Architecture Course Descriptions
Studio is the core of the architecture pre-college program and serves as an introduction to the spatial concepts of architecture. Projects will explore the design and experience of spatial environments through a series of creative investigations consisting of both independent and collaborative work. Project themes include context, scale, perception, light, materiality and component systems. Studio work will be supported by individual critique as well as group discussion based upon critical review of student work. The course is focused entirely on project design work, while integrating concepts and skills from Drawing and Digital Media as well as the workshop and seminar courses.
This course introduces observational and creative drawing, including free hand and mechanical drawing of spatial environments - interior and exterior, architecture, still life and the human figure. A wide range of media will be explored including pencil, ink and charcoal. We will learn the basic principles of constructing two and three-dimensional drawings and perspective as well as a variety of sketching and free hand drawing techniques.
Digital Media Workshop
Digital Media Workshop intends to familiarize students with the history, thinking and application of digital media in architecture. Students will learn the basic skills needed to create, explore and critique digital images, drawings and three-dimensional environments. As a complement to the design studio, assignments will encourage an active dialogue between design intentions and representational tools. With a focus on Photoshop and Rhinoceros, skills explored include image editing, color manipulation, photomontage, spatial depth, time-lapse sequence, curves, surfaces and solids, 3D object manipulation and digital design.
Process and Form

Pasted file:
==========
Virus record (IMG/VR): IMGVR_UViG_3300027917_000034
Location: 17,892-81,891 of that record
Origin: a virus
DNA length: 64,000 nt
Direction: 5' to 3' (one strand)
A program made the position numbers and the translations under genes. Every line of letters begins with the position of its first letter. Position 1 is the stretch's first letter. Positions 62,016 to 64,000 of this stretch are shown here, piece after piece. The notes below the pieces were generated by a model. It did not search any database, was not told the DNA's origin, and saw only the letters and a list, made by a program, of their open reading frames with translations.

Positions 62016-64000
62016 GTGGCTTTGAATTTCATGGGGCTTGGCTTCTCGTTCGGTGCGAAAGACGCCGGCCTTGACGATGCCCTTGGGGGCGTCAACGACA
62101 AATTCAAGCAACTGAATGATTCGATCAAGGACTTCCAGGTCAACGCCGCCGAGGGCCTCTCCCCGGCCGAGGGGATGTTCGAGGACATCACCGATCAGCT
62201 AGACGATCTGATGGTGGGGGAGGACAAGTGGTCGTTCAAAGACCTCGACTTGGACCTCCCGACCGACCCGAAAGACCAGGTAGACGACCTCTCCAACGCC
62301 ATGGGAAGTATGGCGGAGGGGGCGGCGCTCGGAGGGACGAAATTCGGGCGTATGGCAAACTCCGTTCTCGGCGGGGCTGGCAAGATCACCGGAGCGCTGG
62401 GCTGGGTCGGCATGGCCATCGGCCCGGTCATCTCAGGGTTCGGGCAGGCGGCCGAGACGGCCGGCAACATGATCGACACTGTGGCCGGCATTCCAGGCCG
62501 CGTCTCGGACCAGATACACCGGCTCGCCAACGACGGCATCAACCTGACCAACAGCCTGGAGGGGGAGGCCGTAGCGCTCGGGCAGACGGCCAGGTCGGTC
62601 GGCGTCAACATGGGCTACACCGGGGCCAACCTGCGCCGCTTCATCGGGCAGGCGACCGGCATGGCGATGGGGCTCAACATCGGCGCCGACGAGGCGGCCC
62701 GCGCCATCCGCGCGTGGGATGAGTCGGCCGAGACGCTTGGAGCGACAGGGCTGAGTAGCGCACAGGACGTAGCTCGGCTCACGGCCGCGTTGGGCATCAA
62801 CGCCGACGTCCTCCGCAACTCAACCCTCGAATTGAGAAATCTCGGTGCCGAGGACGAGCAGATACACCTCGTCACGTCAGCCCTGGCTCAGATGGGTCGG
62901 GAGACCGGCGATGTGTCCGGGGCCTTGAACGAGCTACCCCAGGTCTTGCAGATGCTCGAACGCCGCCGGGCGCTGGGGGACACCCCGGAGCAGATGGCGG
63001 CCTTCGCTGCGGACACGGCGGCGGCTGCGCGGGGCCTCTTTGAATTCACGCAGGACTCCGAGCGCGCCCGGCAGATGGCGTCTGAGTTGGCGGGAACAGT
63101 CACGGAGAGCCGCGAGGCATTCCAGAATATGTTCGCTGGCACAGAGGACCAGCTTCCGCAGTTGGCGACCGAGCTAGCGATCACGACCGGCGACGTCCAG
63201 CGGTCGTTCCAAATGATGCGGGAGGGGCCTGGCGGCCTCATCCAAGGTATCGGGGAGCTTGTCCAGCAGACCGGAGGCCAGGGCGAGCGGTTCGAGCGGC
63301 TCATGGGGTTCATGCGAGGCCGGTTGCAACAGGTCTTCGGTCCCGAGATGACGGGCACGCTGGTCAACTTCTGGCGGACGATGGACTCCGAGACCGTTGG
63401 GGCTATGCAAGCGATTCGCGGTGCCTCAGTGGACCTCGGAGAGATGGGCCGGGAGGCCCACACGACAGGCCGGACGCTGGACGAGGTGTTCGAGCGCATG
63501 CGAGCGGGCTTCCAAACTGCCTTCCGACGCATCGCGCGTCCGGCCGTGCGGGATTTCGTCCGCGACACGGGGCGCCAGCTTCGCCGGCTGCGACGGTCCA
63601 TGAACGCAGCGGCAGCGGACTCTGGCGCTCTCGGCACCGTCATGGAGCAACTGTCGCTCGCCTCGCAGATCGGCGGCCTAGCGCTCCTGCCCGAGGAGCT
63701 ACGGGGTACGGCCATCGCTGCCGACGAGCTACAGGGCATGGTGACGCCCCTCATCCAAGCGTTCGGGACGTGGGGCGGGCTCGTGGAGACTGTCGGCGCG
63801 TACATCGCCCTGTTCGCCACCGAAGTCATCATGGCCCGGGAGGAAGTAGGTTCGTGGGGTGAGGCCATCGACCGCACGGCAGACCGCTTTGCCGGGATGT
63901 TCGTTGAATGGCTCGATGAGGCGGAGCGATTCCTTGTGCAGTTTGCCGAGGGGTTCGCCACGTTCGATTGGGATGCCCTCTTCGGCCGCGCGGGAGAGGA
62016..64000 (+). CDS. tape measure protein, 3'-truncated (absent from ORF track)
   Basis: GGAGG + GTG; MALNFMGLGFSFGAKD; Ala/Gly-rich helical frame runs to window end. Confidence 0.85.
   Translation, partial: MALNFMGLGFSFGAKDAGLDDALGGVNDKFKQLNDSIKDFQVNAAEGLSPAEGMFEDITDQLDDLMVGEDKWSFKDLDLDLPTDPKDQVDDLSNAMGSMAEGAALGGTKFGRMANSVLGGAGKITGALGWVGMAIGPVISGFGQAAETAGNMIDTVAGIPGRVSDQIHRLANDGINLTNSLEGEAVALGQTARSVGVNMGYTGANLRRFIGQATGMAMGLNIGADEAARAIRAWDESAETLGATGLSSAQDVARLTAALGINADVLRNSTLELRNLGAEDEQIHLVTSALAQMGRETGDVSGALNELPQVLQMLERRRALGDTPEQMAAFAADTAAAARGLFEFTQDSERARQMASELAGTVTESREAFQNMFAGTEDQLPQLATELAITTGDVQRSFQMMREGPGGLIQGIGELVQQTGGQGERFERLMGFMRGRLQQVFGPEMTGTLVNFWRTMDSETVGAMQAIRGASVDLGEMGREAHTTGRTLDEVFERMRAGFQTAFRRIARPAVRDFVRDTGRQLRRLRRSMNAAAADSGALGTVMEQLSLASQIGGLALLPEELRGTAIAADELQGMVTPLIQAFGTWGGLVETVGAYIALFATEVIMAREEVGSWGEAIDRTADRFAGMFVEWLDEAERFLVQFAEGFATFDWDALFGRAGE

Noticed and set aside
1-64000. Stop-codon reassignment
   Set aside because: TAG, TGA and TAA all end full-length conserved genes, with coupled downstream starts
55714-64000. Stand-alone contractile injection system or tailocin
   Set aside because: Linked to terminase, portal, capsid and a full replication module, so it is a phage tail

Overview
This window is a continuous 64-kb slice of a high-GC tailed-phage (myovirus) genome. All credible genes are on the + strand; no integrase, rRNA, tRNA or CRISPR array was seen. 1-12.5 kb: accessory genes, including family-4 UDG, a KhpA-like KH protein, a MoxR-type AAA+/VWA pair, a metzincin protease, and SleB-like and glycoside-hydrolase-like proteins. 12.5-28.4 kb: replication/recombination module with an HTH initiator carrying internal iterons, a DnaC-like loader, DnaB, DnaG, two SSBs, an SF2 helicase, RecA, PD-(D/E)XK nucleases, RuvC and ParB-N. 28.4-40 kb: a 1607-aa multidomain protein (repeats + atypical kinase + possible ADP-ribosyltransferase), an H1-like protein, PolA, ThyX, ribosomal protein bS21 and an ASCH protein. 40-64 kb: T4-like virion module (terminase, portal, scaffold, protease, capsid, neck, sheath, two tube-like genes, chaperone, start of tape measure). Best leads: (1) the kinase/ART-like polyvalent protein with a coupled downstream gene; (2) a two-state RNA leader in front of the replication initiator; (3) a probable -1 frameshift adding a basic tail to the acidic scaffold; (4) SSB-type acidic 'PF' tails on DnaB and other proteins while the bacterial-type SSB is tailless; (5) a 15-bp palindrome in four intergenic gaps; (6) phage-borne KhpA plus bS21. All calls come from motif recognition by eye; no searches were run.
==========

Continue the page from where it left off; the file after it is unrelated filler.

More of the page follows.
This course will examine the role process plays in shaping the work of architecture. Process is instrumental in the creation of architecture and is intimately linked and primarily responsible for its final form. Process as a means and working methodology to generate architecture will be reviewed, from historical precedents to contemporary work practices. Particular emphasis will be placed on drawing and representation; unlike most art forms, a work of architecture relies upon various forms of representation to construct it. Process in this context comingles with our understanding of the world; it recreates the world as artifice in order to project a future work into this domain. This artifice that process creates is ultimately responsible for shaping our built environment and our understanding and perception of the world.
Science in Design
Bodies, cells and code: why the scientific imaginary matters for contemporary architecture. Why have some strange architectural bodies appeared in our cities? What does biomorphic mean? What is the role of computers and code in contemporary architectural work? For centuries architects have been fascinated by the world - and words - of science, but in the past two decades this relationship has been tighter than ever. For an entire generation of architects, science has become an important source of images, inspiration and often the main authority to justify design decisions – but the degree in which this happens is very variable. We will try to understand better this exchange and its context by discussing iconic buildings, short theoretical texts and magazine articles.
When we sketch a design, the idea exists on paper. As we develop our design, material choices influence our investigation of the form. When we construct the design, the assembly of material dictates the final product. This workshop provokes how we imagine an idea, how we think of the materials we use to construct it, and how the act of building can reestablish the design sketch. Through the process of design-build, we will experience how these actions can work simultaneously and dynamically to influence the invention of physical space.